However, have you considered the possibility that your parents are already gently hinting that guests might limit themselves to cash gifts? Perhaps your parents are savvier than you know, and this party is a cake-and-punch-enhanced attempt to gain a little assistance from loved ones in subsidizing that prolonged adolescence researchers predict you are only about half way through.
Dear Pious Petunia: My college has just instituted a rule about mortarboards on graduation day. We are not allowed to decorate them anymore! They say it’s a matter of “dignity.” Isn’t this a violation of our First Amendment Rights?
Miss P: Oh dear. Where did you say you went to college? Why is it that you still have no idea over which matters the First Amendment does and does not have jurisdiction? Goodness: go look it up.
Enough scolding. Miss P agrees with you. Your college’s administration is overly fastidious on this one. After all, graduations can be discouragingly dreary affairs. Excited graduates and relieved family members compelled by tradition to sit for an hour or two on uncomfortable bleachers or folding chairs while a parade of speakers drone on, dispensing generic advice and bland bromides—we all know the drill. However sincere and lovely the ceremony may be, it’s a long exercise in patience and suppression of high spirits.
So why not have something to look at besides the program? I think it’s delightful that students decorate their mortarboards. I’ve seen pre-med students with model hearts atop their heads, engineers with little igloos, English majors with Shakespeare quotes, and all manner of clever sayings and bedazzlements. As long as nothing is grossly obscuring the view of people behind or actively squawking, what’s the harm? There’s altogether too much dignity at graduations already.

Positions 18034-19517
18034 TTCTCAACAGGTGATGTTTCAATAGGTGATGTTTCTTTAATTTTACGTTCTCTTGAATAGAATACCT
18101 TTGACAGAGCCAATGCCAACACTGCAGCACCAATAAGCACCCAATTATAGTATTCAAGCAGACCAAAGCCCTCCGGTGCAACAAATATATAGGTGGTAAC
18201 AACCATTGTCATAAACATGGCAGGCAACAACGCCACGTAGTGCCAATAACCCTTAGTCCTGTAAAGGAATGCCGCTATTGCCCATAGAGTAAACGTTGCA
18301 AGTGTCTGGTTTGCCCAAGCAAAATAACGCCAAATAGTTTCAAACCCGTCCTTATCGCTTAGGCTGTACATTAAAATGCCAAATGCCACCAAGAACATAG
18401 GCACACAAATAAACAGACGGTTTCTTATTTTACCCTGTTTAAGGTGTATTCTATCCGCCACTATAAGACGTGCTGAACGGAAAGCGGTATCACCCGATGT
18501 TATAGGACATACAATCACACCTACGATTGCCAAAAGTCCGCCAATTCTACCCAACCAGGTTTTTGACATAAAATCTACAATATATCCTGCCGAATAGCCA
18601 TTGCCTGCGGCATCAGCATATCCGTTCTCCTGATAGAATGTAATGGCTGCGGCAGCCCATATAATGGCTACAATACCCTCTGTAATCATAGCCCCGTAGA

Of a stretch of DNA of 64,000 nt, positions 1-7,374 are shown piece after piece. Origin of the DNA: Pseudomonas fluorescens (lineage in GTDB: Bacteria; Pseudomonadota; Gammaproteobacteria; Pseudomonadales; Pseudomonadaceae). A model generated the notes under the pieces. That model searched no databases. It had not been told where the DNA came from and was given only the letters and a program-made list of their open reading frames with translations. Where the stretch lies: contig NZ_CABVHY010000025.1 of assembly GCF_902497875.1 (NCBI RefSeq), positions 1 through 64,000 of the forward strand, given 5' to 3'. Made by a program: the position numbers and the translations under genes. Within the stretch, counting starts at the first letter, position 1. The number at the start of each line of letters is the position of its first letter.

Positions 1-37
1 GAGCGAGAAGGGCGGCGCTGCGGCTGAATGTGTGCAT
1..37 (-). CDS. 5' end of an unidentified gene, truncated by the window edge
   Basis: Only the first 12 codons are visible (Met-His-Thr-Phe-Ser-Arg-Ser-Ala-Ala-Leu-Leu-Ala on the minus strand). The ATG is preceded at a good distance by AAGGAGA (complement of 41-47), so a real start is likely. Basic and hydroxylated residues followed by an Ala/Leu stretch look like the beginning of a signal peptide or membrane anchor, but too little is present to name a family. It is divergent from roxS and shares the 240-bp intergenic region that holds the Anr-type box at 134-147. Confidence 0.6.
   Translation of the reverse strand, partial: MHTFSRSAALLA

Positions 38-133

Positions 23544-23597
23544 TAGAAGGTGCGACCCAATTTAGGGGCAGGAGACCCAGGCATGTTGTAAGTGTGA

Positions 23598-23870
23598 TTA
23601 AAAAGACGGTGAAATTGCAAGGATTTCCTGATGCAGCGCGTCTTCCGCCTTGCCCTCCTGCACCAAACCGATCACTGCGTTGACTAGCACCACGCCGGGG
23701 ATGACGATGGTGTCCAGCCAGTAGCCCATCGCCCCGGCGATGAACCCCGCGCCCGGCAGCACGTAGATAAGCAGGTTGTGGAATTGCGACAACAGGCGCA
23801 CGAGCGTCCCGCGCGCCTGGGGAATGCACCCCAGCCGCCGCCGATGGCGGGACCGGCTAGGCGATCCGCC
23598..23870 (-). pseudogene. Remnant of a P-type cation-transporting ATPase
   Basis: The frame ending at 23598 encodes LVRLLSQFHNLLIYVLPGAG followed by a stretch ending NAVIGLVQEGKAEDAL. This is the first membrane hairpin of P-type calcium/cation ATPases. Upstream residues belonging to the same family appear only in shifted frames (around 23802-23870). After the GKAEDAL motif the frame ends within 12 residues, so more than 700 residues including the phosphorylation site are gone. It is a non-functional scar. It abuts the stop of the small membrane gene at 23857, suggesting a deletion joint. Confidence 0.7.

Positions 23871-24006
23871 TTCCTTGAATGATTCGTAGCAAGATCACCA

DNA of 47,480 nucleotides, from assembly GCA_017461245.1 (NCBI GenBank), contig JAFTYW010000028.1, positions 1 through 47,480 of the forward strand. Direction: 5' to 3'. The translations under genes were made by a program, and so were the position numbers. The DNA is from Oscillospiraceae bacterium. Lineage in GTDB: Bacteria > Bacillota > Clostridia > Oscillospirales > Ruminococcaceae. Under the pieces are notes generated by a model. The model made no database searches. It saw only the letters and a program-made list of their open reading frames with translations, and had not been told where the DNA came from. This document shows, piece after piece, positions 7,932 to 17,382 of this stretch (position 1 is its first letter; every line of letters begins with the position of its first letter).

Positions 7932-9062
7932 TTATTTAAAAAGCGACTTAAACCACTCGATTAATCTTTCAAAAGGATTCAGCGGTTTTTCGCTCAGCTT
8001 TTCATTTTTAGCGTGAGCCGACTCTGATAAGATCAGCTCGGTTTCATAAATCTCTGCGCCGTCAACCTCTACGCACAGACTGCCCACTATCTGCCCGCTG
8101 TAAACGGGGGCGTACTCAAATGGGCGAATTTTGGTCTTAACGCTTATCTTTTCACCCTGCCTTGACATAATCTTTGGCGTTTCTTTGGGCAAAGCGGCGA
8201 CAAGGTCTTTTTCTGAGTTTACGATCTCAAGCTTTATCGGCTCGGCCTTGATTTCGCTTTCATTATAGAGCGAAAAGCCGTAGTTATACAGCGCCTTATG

Besides, faculty are wearing silly hats in the form of fancified mortarboards. Why shouldn’t graduates?
Dear Pious Petunia: I’m a seminarian working in a church as an intern. On the Sunday before Memorial Day, the lead pastor is planning to have an American flag processional, sing “America the Beautiful” as the opening hymn and “The Battle Hymn of the Republic” as the big closing number, preach on Romans 13, and then have a church pig roast. When I wondered aloud in the planning meeting whether this wasn’t a little too much civil religion (I might have used the word “idolatry”), he looked at me wearily and said, “You don’t understand. If I don’t do this, certain powerful members will have my hide.” I was stunned. What should I do? (Also, I don’t eat meat.)
Miss P: Well, you are in deep there, friend. Miss P loves her country and enjoys a little patriotic fervor on appropriate occasions. But the patriotism police should not be allowed to run the church.
Let’s put this in perspective. The church has its own calendar, and the Sunday before Memorial Day usually falls just before or after Pentecost. That’s what should be going on in church that Sunday: praise to the Holy Spirit and teaching on the Spirit’s work.
Meanwhile, did you know that Memorial Day wasn’t even established as an official federal holiday until 1971? The spring tradition of decorating soldiers’ graves began just after the Civil War, which tells us that the origin of this holiday was a sort of collective “What have we done?!” response to our nation’s bloodiest and most divisive crisis of conscience. So there’s no need for the foot-stampers to act as if the church has been staging patriotic extravaganzas since ancient times. Not the case at all.
Civil religion is one of those powers and principalities that we shall always have with us. Miss P has seen churches deal with this in roughly three ways:
- capitulate, and go whole-hog (literally, apparently, in your scenario) with a flag-waving churchy hooplah
- craft a “we are carefully countering civil religion” service featuring earnest confessions of national sin and some of the more conscience-stricken hymns, such as “How Beautiful,” the amended version by Miriam Therese Winter of “America the Beautiful.”
- ignore the federal holiday calendar altogether and stick stubbornly to liturgical purity.
So what should you do in your present pickle? Alas, you have little room for lateral movement here. As an intern, you have only the dimmest perception of this particular church’s politics, which, no doubt, run deeper than tap roots. You could, I suppose, take a stand, plan a totally different service, and invite the pastor to blame you for everything. But then, when you go merrily on your way after your internship, nothing will change at the church.
Miss P suggests, instead, that you start small: lobby diplomatically to insert a hymn of conscience into the service, and bring your vegan brats to the cookout.
Actually, that roast pig may be the one savvy strategy in your pastor’s proposal. Churches are usually poorly attended this weekend, but the smell of roasting pig flesh might bring a few more worshipers into the presence of the Lord.